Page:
Glorious! This is how to write travel books. Laugh out loud in places, in others it is moving and touching. Part history, part observation, it is written with a lightness and surety that is almost too beautiful for a travelogue. I picked it up for the subject, but I will be looking up other titles for Stewart's intelligent, stylish writing.

    • Lindsey says:

      I was amazed (and I think the author was too) at how the daily life of most modern Mongolians is so similar to life during the height of the Mongolian empire. Even in cities, the "suburbs" are still collections of gers and airaig is still the preferred alcoholic drink. This is a good companion book to read alongside Conn Iggulden's Conqueror series.

    • Alex Klaushofer says:

      So there I was, at a festival in Wales and it was raining so hard you couldn't even open the tent flap without getting soaked. And I didn't like the one book I had with me.Eventually I staggered through the mud to the campsite secondhand bookstall. And found this. A lifesaver. It rained all day, so I read all day. Great travel writing, and funny too.

    • Dlchambers says:

      The author sets out to retrace the path of Ghengis Khan, who, in the 12th century, conquered an empire that ranged from China to Moscow to Baghdad, and was on the verge of attacking Western Europe when he stopped and returned home. The book is a good read of travelling thru former Soviet states and the attempts by and results of both China and the USSR to dominate Mongolia

    • Christopher says:

      I am usually not a big fan of history merged with travelogue. It tends to great on me. I either want straight nature and/or ruins or straight history. But this one had both the self aware humor and the right timing to really leave a mark on me. I read it the month before I went off-straight after high school graduation-to spend a summer in Mongolia. It was good preparation.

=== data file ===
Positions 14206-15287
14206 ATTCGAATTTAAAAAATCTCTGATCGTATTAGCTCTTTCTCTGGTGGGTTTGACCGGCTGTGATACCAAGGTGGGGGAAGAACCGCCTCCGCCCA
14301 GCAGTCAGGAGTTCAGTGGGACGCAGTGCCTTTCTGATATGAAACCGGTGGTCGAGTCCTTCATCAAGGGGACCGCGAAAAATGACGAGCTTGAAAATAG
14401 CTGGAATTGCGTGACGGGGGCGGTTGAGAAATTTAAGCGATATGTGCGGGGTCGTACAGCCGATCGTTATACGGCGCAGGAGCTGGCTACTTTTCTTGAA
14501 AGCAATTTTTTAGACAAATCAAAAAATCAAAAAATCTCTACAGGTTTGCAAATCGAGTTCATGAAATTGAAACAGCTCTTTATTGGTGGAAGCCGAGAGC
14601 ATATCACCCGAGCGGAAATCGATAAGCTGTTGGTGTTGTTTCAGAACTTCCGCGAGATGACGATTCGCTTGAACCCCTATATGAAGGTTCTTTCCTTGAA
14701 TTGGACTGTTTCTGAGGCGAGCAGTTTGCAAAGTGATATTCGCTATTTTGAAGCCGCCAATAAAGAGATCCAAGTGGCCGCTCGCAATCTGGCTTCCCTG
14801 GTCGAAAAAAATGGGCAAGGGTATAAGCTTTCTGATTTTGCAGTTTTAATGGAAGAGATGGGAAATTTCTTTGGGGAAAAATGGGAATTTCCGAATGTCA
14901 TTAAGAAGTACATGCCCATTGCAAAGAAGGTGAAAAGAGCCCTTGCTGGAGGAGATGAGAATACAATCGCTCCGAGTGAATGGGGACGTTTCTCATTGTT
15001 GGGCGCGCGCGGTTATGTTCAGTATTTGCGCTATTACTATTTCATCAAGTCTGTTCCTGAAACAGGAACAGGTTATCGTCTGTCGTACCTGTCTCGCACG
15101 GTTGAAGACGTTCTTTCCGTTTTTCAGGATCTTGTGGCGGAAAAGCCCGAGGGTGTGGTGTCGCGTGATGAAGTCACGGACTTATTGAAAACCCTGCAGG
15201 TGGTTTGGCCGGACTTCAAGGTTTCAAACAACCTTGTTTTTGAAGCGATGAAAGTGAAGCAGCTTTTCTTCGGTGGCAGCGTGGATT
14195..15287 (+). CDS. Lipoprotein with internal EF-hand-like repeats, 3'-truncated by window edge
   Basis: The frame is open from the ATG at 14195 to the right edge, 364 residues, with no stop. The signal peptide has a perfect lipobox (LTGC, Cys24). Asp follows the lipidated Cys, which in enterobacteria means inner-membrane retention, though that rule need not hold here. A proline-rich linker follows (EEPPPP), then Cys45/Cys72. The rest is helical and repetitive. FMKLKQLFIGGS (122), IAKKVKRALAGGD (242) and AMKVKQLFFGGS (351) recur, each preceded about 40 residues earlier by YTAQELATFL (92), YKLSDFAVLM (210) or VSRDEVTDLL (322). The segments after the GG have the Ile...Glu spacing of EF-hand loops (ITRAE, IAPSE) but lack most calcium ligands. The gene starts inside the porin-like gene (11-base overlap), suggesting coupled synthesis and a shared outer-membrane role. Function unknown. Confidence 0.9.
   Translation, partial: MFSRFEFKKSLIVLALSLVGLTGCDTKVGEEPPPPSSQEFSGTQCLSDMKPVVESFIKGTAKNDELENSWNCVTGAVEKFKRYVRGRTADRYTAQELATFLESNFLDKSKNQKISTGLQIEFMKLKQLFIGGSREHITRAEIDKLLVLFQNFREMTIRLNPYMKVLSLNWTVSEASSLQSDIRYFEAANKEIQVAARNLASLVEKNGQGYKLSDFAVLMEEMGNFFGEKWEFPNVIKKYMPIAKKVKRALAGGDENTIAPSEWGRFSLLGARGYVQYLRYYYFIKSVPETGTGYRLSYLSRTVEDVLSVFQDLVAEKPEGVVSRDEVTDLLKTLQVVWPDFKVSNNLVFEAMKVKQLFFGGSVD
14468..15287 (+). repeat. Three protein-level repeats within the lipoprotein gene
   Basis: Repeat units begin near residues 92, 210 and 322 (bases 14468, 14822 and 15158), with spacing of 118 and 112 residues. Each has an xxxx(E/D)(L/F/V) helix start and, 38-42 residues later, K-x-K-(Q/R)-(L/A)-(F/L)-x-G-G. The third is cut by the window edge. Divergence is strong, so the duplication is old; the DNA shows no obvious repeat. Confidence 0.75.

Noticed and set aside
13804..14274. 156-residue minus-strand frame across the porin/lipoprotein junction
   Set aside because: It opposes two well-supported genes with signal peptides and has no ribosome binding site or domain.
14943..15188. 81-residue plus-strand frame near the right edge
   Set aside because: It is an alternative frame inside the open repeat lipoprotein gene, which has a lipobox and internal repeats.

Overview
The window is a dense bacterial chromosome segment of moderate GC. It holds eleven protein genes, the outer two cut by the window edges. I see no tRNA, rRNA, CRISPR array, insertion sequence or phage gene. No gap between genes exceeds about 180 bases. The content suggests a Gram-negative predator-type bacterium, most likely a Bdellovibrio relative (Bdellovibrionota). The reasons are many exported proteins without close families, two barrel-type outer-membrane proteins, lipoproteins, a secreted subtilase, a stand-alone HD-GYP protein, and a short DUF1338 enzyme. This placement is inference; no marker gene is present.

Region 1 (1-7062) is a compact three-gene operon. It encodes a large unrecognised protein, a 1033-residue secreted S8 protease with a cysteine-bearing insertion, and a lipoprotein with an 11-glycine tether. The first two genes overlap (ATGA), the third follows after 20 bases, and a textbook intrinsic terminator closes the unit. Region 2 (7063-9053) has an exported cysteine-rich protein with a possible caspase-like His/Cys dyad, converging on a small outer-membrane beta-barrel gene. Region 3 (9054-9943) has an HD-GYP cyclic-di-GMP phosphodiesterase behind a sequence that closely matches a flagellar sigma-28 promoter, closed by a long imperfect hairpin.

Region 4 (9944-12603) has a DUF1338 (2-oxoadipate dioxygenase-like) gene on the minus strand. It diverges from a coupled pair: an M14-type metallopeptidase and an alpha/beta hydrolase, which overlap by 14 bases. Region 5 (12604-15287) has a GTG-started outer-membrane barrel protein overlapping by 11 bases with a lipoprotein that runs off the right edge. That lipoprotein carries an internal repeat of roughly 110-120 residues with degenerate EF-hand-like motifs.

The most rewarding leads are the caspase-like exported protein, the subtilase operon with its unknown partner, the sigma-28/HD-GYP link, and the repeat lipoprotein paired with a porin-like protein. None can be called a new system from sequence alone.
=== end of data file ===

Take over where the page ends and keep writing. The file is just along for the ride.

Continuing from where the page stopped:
• Reid says:

      This author writes the most interesting sentences and paragraphs. I kept trying to grasp the form of the sentences to see why; and to see why they are often so funny, too.I love books like this that give ever-deepening insights into the life and culture of a people in a far away, remote land.

    • Ashley Memory says:

      This little gem made me want to go to Mongolia, which I had previously unfairly viewed as the most desolate place on earth. Not so! Can't say that I'd sip fermented mare's milk but everything else about this odyssey was strangely alluring and utterly unforgettable.

    • Elli says:

      Gorgeously written journey through the steppes of Mongolia. Hard to put down the book with its droll observations and dead pan humor. Beware of the horse with a man's name - is a prediction by a fortuneteller-librarian that really sticks and rather sadly comes true inevitably for the author.

    • Don Mcguire says:

      Just a great booklled with poignant detail & evocative prose. Funny. Magnificent landscapes populated by compelling & quirky characters. And he has a good nose for the historical import too!

    • Jonathan Cooley says:

      Entertaining and enlightening. travel writer with insight and humor

    • Heloise says:

      What a great read. This is my new favourite travel writer. Can't wait to lay my hands on his other books.

    • Ilsabe says:

      Really well written. Informative and interesting. And, what is impressive in travel writing, much more about the trip and the surroundings than about the author.